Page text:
Objective: The main objective was to assess the prevalence of physical, sexual, or psychological violence in a cohort of patients with gynaecological symptoms who presented at a psychosomatic outpatient clinic. We assessed differences in prevalence rates of gynaecological symptoms and mental health problems in women with and without a history of experiencing violence.
Study design: We performed a cohort study of women (n=424) who attended a psychosomatic-gynaecological outpatient clinic during a 6-year-period of time. Information about lifetime victimization, mental health status, and socio-demographic characteristics were systematically obtained through semi-structured interviews. Psychiatric diagnoses were made using questions adapted to the structured interview for DSM-IV.
Results: Some form of violence was reported by 39.9%. Of the total sample, physical violence was reported in 25.2%, sexual violence in 13.0%, and psychological violence in 23.8%. Of those with a history of experiencing violence, 26.1% experienced two different kinds of violence, and 14.8% were victims of all three kinds of violence. Perpetrators of physical and psychological violence were, predominantly, the partner or the father. With respect to sexual violence, perpetrators were exclusively male, including family members or friends in more than 80% of all cases. Women with a history of experiencing violence suffered significantly more often from major depressive disorders (29.6%) than those without a history of experiencing violence (16.5%) (p<.002). Post-traumatic stress disorder (PTSD) was significantly more frequent in women with a history of experiencing violence (7.1%) (p<.001).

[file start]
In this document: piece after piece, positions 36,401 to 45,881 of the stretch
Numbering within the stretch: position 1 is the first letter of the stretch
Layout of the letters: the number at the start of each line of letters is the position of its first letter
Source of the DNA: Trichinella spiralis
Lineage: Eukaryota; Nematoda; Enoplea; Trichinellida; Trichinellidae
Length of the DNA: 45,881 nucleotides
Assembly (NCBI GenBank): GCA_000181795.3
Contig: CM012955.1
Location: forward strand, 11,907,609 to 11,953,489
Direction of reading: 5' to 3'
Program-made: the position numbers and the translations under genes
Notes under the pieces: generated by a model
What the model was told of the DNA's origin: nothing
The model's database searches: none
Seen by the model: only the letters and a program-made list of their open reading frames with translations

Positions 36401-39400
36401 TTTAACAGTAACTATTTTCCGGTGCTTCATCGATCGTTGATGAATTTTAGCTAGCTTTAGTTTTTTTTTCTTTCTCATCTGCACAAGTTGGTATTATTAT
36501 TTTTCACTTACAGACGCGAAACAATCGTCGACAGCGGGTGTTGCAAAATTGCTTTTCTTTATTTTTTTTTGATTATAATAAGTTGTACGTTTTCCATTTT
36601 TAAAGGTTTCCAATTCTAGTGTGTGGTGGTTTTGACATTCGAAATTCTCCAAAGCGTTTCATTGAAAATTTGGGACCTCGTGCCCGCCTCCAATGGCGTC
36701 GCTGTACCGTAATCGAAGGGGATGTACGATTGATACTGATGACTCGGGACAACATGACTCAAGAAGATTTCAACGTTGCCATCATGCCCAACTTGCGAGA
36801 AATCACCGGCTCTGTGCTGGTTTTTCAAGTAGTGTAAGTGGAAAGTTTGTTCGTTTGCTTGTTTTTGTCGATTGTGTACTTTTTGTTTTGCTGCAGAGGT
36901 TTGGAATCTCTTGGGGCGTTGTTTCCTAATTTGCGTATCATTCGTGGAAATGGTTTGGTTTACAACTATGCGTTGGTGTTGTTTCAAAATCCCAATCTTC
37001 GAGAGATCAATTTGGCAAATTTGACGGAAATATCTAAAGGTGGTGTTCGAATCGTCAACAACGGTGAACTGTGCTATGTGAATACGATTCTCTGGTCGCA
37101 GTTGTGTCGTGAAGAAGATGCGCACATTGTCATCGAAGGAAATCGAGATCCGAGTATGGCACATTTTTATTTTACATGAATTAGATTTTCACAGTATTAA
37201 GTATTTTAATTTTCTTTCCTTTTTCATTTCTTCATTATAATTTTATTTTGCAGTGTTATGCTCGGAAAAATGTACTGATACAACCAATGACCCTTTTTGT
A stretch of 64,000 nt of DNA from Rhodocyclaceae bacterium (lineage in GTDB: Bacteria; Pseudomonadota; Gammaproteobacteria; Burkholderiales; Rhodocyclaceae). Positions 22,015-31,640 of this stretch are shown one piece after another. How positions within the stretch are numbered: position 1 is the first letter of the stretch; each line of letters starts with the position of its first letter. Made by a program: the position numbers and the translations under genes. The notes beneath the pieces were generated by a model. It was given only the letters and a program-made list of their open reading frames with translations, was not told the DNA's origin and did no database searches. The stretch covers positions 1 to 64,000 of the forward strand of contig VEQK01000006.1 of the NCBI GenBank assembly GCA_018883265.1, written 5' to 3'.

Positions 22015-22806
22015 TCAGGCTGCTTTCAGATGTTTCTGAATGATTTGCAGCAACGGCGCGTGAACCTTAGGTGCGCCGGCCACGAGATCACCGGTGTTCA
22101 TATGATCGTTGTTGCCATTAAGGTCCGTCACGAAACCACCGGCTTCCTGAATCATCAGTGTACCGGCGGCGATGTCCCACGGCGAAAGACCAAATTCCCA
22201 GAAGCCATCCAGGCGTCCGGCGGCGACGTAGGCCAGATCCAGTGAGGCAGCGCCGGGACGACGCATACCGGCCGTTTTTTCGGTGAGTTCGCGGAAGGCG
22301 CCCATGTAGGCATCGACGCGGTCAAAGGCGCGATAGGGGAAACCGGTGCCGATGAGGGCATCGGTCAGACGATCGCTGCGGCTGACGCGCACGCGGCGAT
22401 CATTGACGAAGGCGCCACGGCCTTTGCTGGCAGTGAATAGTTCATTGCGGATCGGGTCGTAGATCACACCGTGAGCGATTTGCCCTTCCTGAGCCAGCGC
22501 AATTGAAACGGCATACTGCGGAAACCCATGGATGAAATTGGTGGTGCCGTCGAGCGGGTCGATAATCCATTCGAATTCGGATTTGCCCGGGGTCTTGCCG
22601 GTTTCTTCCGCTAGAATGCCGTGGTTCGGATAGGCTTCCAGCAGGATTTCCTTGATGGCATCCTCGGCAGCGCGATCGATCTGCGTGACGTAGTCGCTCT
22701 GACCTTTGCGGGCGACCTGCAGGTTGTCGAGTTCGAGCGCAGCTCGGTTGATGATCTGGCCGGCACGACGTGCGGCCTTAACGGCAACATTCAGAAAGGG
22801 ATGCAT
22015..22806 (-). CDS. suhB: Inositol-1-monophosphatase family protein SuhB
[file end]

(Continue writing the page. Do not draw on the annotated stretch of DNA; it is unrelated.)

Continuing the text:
Conclusions: We found a high lifetime prevalence of different forms of violence toward women in our sample. Perpetrators were most often male family members, highlighting the impact of domestic violence. Our study provides evidence that women who attend a psychosomatic unit should be cautiously screened for a potential history of traumatic violent experiences.